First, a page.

Travellers between Hong Kong and mainland China may have the contents of their mobile phones searched by Chinese border officials, according to multiple media reports.
Hong Kong newspaper The South China Morning Post spoke to ten people who were asked to unlock their phones for inspection of photos and videos related to the anti-extradition bill protests.
In the report, the newspaper said that five of those people had their private messages read by authorities at land control points between Hong Kong and the neighbouring city of Shenzhen.
Meanwhile The New York Times, which spoke to three people who were searched, said the searches involved officers going through photos, messages and other apps.
And Bloomberg reported that bankers who travel frequently between Hong Kong and mainland China are swapping their personal phones and laptops for new devices or ones that have been wiped clean.
The potential searches may be a concern for business travellers working in fields such as banking and law which often require sensitive client information to be stored on their mobile phones.
A Hong Kong-based lawyer, who asked not to be named, told Business Traveller Asia-Pacific the checks would be a concern for her given the sensitive client information she has to carry on her mobile phone
“But on a personal level it’s even more concerning,” she said. “This is because in Hong Kong the authorities will need to rely on a warrant issued to check this and so the authorities have to have some proof in hand to be able to do so. So on all levels this is concerning because they do run on a different legal system and we might not have full knowledge of our rights.”
However, it does not seem that the searches are being applied to every traveller between Hong Kong and the mainland.
Christopher Covington, founder and CEO of Ampere, a company that makes wireless charging pads, who travels to South China regularly for work, said that he has travelled between Hong Kong and Shenzhen four times this week on Monday, Tuesday, Wednesday and Thursday, but did not have his phone searched. (“Christopher” is Covington’s middle name; he asked that his first name not be published.)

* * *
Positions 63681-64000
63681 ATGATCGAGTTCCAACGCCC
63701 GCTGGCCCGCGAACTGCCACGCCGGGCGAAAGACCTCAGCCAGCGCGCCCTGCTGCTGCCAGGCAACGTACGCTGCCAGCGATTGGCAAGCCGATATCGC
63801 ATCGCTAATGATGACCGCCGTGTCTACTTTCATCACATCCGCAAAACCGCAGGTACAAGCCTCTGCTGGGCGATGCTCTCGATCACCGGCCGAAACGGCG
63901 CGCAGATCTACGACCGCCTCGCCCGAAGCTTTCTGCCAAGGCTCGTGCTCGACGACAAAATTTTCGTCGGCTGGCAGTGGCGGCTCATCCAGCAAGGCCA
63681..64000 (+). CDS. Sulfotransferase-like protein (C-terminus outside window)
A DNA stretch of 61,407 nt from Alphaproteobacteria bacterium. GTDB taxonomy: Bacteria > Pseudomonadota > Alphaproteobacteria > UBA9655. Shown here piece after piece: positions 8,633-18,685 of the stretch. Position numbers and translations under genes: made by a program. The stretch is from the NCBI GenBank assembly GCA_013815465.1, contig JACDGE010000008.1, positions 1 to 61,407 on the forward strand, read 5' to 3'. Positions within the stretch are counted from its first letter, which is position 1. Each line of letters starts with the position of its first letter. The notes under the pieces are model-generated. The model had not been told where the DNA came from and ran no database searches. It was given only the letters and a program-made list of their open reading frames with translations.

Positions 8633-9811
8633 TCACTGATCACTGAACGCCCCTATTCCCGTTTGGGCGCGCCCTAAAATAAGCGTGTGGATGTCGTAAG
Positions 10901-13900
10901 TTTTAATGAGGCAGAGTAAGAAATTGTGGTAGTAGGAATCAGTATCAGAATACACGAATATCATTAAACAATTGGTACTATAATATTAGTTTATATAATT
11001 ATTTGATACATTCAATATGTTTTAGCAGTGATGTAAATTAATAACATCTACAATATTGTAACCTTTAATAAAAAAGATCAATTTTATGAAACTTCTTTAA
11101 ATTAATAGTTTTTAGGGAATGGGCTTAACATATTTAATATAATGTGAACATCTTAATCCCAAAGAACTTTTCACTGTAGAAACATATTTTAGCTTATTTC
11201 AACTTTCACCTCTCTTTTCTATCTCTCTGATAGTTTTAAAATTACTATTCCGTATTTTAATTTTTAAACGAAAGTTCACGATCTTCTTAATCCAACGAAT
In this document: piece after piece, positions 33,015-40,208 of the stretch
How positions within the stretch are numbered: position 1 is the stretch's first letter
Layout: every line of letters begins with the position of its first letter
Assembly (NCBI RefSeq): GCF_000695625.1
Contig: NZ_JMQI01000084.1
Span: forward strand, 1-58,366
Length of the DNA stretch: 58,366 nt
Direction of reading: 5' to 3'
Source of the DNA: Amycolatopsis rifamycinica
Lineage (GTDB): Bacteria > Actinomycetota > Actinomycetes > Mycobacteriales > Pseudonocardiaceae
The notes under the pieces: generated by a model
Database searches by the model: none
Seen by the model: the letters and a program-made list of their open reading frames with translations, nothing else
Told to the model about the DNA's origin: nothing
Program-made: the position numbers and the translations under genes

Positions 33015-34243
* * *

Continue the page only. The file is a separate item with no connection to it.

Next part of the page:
“I was actually a little worried about that and I also had some local Hong Kong newspapers with me [that carried reports of the protests],” he said, adding that he had photographs on his phone of the recent protests in Hong Kong that he had taken while out walking with his girlfriend in the Austin area.
“But I didn’t have any problems. To be honest, I tend to generally get off a little easier than most, maybe given my ethnic background – I’m a white male. It seems to cut me more slack.”
He added: “I would be more worried as a journalist, for example.”
The CEO of a Hong Kong-based electronics manufacturer who travels frequently to the mainland echoed Covington’s comments about foreigners not being subject to the searches. The CEO asked not to be named or have his company named.
“I’ve been travelling in and out of Shenzhen through Lo Wu daily for the last week and a half and I have not seen anyone pulled over,” he said.
“I have spoken to some of my staff who go to the Chinese section [of the immigration checkpoint]. My staff told me that they have seen it on the Chinese level — pulling people over and checking. I suppose with foreigners, I suspect if you are on a watchlist of some kind you will be checked, but it has not affected me at all going in and out of Shenzhen. I have not seen it and I don’t feel targeted in any way.”
“If I were in a different line of work I might be a bit more paranoid and aware of it,” he added.
China Immigration Inspection does not appear to have issued any notice about this issue on its official websites.